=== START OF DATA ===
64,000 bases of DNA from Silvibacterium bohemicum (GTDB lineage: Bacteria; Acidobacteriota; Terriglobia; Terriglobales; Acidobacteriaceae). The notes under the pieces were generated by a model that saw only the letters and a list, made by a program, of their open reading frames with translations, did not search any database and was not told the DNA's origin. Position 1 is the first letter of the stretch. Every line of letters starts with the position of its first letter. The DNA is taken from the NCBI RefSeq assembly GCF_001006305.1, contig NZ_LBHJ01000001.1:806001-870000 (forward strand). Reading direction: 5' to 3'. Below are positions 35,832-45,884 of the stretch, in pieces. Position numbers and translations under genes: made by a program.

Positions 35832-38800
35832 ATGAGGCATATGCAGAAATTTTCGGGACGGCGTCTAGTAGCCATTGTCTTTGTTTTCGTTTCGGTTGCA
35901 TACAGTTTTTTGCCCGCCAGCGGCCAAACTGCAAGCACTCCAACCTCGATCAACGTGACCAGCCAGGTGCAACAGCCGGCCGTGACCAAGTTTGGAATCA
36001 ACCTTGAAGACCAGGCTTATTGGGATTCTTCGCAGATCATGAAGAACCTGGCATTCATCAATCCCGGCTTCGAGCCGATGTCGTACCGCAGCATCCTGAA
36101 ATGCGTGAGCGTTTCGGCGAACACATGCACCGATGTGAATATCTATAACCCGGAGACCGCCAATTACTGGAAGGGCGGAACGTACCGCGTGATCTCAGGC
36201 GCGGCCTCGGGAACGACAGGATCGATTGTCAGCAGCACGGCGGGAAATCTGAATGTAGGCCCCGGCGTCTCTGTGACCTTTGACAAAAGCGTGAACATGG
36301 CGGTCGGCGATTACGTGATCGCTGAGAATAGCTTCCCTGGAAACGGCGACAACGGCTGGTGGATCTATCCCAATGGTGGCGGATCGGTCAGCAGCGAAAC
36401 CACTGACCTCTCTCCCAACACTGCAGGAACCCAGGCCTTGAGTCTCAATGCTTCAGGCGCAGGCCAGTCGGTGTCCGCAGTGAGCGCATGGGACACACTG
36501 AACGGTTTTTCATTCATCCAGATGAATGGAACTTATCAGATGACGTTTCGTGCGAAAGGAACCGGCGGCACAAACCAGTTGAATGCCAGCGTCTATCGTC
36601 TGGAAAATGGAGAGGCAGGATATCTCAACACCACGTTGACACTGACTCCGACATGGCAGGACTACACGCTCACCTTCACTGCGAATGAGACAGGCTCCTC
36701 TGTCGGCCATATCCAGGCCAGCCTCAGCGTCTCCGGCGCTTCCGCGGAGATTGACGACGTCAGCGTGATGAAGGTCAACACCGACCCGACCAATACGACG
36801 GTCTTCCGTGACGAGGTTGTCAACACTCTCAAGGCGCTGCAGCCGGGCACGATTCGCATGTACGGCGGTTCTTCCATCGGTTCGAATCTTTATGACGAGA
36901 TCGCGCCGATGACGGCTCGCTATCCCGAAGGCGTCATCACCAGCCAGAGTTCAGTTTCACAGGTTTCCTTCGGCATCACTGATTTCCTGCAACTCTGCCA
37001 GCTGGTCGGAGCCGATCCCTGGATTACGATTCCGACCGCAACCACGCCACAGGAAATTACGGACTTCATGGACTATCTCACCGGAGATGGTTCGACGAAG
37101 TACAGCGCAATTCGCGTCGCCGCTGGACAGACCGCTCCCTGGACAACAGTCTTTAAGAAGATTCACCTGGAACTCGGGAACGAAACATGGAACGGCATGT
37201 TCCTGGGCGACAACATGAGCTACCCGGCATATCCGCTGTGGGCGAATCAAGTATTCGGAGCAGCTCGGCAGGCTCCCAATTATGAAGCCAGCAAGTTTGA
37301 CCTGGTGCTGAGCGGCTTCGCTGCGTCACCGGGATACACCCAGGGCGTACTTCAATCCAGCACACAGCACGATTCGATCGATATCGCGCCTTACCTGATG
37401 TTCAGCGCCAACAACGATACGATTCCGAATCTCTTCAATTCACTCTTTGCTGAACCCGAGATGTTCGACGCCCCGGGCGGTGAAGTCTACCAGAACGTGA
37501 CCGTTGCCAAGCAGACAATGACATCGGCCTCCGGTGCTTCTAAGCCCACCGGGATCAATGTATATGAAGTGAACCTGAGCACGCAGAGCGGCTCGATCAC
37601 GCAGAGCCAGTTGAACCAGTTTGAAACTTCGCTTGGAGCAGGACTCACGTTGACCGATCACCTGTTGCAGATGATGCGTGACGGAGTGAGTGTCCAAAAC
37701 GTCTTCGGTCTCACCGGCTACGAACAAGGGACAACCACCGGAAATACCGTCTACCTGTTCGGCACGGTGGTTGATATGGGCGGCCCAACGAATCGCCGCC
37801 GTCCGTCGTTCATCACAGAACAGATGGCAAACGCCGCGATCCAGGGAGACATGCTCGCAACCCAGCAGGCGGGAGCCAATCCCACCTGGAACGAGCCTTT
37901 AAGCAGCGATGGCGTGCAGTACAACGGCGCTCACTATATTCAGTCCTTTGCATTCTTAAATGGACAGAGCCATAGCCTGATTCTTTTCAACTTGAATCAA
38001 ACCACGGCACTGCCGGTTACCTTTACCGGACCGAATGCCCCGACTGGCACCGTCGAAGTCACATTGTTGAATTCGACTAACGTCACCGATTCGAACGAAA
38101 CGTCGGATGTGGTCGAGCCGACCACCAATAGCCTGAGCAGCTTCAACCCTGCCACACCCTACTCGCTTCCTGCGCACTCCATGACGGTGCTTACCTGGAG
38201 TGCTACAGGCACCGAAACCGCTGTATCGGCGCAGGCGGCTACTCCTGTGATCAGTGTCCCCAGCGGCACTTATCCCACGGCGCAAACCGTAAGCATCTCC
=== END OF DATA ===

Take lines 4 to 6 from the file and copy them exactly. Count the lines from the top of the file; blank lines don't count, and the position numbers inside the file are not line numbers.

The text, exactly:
35901 TACAGTTTTTTGCCCGCCAGCGGCCAAACTGCAAGCACTCCAACCTCGATCAACGTGACCAGCCAGGTGCAACAGCCGGCCGTGACCAAGTTTGGAATCA
36001 ACCTTGAAGACCAGGCTTATTGGGATTCTTCGCAGATCATGAAGAACCTGGCATTCATCAATCCCGGCTTCGAGCCGATGTCGTACCGCAGCATCCTGAA
36101 ATGCGTGAGCGTTTCGGCGAACACATGCACCGATGTGAATATCTATAACCCGGAGACCGCCAATTACTGGAAGGGCGGAACGTACCGCGTGATCTCAGGC